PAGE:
Too Slow: One of Nation's Largest Poultry Recalls Came Too Late

Too Slow: One of Nation's Largest Poultry Recalls Came Too Late

Salmonella causes more than 1 million foodborne illnesses every year. It is responsible for more hospitalizations and deaths than any other type of bacterium or virus found in food, and its health-related costs to the nation run as much as $11 billion a year. Food is estimated to be the source of 90 percent of all salmonella infections, and contaminated poultry is believed to be a main culprit.

A multistate outbreak of Salmonella Heidelberg infections linked to ground turkey in 2011 sickened 136 people, causing 37 hospitalizations and one death. The Pew Charitable Trusts' analysis of the outbreak found numerous inadequacies in the foodborne illness surveillance system that, if addressed, could help to prevent illnesses and, in some cases, deaths.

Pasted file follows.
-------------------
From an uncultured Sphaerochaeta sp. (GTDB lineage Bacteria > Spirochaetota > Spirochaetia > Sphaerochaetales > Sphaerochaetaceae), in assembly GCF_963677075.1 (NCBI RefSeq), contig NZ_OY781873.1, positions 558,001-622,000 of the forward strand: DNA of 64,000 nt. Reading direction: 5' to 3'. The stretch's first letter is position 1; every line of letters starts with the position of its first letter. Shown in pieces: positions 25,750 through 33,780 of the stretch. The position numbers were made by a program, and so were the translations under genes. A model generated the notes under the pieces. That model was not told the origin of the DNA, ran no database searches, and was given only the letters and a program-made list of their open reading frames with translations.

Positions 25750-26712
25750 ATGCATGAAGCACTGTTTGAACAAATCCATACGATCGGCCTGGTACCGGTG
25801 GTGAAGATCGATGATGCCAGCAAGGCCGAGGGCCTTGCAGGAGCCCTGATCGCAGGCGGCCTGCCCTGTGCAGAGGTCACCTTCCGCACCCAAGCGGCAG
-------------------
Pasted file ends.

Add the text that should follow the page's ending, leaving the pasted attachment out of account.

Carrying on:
An examination of the timeline for the outbreak reveals that the U.S. Centers for Disease Control and Prevention (CDC) and the U.S. Department of Agriculture's Food Safety and Inspection Service (FSIS) did not identify the contaminated food source—ground turkey processed at one of Cargill Meat Solutions Corp.'s plants — until 22 weeks after the first person became ill and 10 weeks after CDC detected the outbreak. Cargill's subsequent recall of approximately 36 million pounds of ground turkey products is one of the nation's biggest poultry recalls.

Read the full report, "Too Slow: An Analysis of the 2011 Salmonella Ground Turkey Outbreak and Recommendations for Improving Detection and Response," at the Pew health initiatives website.

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